Steve frantically thought back to the brief meeting in Dad’s office and realized he had never actually said “Nicole”! All he’d said was “yes!” Dad briefly enjoyed the utter confusion on Steve’s face, but didn’t leave him in turmoil for long, “…but Nicole is in faith to enter into a courtship.”

And I was in faith. In faith for courtship. In faith to take a step.

As I had watched Steve in various contexts (work, leaders’ meetings, social settings) for the past year, I was drawn to many qualities about him. He was a leader, yet drew no attention to himself. Uncommonly humble. He was a joyful, passionate man who worshipped with his long arms outstretched. He dearly loved his family—a quality that struck me as somewhat unique for a guy his age. Not to mention he loved all things literary.

As we entered our courtship, I discovered Steve was all these things and more. And yet, I had many doubts and questions, primarily stemming from the picture I’d carefully sketched in my mind of the man I would marry and, maybe even more significantly, the life I would lead after marriage.

You see, as a young child I was sure I was going to be a missionary. As this desire ripened to maturity and a love for my local church gripped my heart, I desired to be a pastor’s wife. Growing up as a PK, all I’d ever known was life in full-time ministry. I couldn’t imagine supporting a husband in any other vocation. It was familiar. It was comfortable. I knew my way around. And besides, the church was what I was passionate about. I just couldn’t envision spending myself on anything else.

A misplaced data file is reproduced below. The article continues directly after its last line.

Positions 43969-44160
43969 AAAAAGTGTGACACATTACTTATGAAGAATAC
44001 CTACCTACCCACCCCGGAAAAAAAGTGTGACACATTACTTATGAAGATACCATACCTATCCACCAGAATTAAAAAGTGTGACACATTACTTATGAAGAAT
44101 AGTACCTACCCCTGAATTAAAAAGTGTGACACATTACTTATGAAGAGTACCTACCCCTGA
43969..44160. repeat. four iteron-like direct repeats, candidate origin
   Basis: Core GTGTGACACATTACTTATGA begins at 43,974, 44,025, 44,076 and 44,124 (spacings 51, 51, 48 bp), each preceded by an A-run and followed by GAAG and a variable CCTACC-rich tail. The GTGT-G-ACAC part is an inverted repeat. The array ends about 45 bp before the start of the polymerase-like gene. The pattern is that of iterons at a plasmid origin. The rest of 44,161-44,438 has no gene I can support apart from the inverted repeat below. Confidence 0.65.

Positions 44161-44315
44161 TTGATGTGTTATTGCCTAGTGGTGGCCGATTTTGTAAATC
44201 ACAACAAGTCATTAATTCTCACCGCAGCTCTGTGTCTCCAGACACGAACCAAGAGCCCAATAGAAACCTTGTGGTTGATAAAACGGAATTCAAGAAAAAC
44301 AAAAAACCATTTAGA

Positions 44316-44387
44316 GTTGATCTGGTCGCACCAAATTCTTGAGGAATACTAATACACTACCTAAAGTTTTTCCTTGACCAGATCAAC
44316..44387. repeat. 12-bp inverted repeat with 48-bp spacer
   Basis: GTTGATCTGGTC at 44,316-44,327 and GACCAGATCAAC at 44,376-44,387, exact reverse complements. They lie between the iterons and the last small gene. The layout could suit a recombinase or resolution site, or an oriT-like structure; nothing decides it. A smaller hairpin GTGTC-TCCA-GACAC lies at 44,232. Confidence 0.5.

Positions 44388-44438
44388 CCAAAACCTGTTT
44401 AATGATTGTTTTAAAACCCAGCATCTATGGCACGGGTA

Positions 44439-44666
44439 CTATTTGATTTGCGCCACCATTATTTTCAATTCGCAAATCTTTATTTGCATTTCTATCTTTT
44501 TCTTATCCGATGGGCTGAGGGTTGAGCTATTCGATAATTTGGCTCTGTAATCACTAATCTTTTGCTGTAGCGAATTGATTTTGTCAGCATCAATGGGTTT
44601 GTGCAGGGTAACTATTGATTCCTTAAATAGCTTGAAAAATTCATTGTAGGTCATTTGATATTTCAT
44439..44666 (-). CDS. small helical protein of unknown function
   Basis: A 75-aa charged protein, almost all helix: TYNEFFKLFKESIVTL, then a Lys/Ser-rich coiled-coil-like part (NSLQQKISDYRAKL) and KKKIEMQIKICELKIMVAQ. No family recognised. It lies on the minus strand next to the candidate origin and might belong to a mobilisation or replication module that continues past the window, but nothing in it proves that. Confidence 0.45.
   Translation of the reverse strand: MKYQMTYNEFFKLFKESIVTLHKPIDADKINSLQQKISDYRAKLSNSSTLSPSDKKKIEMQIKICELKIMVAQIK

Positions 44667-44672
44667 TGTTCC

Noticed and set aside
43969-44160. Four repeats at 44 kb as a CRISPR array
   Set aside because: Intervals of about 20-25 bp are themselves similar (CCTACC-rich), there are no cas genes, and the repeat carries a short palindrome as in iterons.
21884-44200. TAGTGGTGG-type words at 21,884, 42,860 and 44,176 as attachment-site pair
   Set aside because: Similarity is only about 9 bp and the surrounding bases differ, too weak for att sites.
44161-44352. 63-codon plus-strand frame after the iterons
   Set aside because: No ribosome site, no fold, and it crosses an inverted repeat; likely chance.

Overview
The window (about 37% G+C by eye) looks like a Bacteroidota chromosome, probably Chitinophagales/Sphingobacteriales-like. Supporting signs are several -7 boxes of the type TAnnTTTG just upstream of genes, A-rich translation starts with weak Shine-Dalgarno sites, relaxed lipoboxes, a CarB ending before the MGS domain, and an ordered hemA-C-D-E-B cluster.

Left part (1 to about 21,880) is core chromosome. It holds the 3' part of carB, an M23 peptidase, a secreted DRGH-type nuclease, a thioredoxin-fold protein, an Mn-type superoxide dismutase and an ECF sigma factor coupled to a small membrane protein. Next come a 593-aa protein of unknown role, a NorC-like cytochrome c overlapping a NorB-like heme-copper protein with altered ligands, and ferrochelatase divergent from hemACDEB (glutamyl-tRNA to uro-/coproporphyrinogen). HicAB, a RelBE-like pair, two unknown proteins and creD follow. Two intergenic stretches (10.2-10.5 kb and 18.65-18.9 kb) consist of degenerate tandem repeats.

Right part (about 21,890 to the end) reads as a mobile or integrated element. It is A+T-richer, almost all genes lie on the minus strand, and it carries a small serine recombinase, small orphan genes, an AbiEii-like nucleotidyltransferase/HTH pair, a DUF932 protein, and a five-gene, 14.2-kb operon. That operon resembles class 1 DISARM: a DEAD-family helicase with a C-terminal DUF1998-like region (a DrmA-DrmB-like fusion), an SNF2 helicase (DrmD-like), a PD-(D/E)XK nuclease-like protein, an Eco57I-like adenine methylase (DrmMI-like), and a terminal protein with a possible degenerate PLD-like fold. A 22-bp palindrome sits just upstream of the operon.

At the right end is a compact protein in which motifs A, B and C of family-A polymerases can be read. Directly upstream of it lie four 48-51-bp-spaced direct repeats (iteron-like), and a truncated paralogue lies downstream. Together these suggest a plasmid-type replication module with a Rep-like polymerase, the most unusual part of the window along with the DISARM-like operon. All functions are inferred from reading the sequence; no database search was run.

“Problem” was, Steve’s calling and future were still unsure. He had graduated from the Pastors’ College and was serving an internship with the dean, Jeff Purswell. He had a desire to pursue full-time ministry. Yet, this desire had neither been tested nor confirmed. And so I wondered, Did I really want to marry a man who wasn’t a pastor? What if he pursued a different career—would I be unhappy for the rest of my life?

Pause. If I may be so bold as to offer a word of advice to single women everywhere: beware of creating an imaginary life around an imaginary man so that when a real man comes along you can’t see him for the imaginary life you’ve created. I almost missed him and I wouldn’t want that to happen to you.

In the midst of all my questions and doubts my parents graciously counseled me for hours. I also had coffee with every girl I knew who was in a courtship, had recently gotten married, or had been married for twenty years! It didn’t matter. I searched high and low for that perfect courtship stencil over which I could paint my courtship story. I figured that if I found a woman whose story matched mine, I could discover what God’s will for me.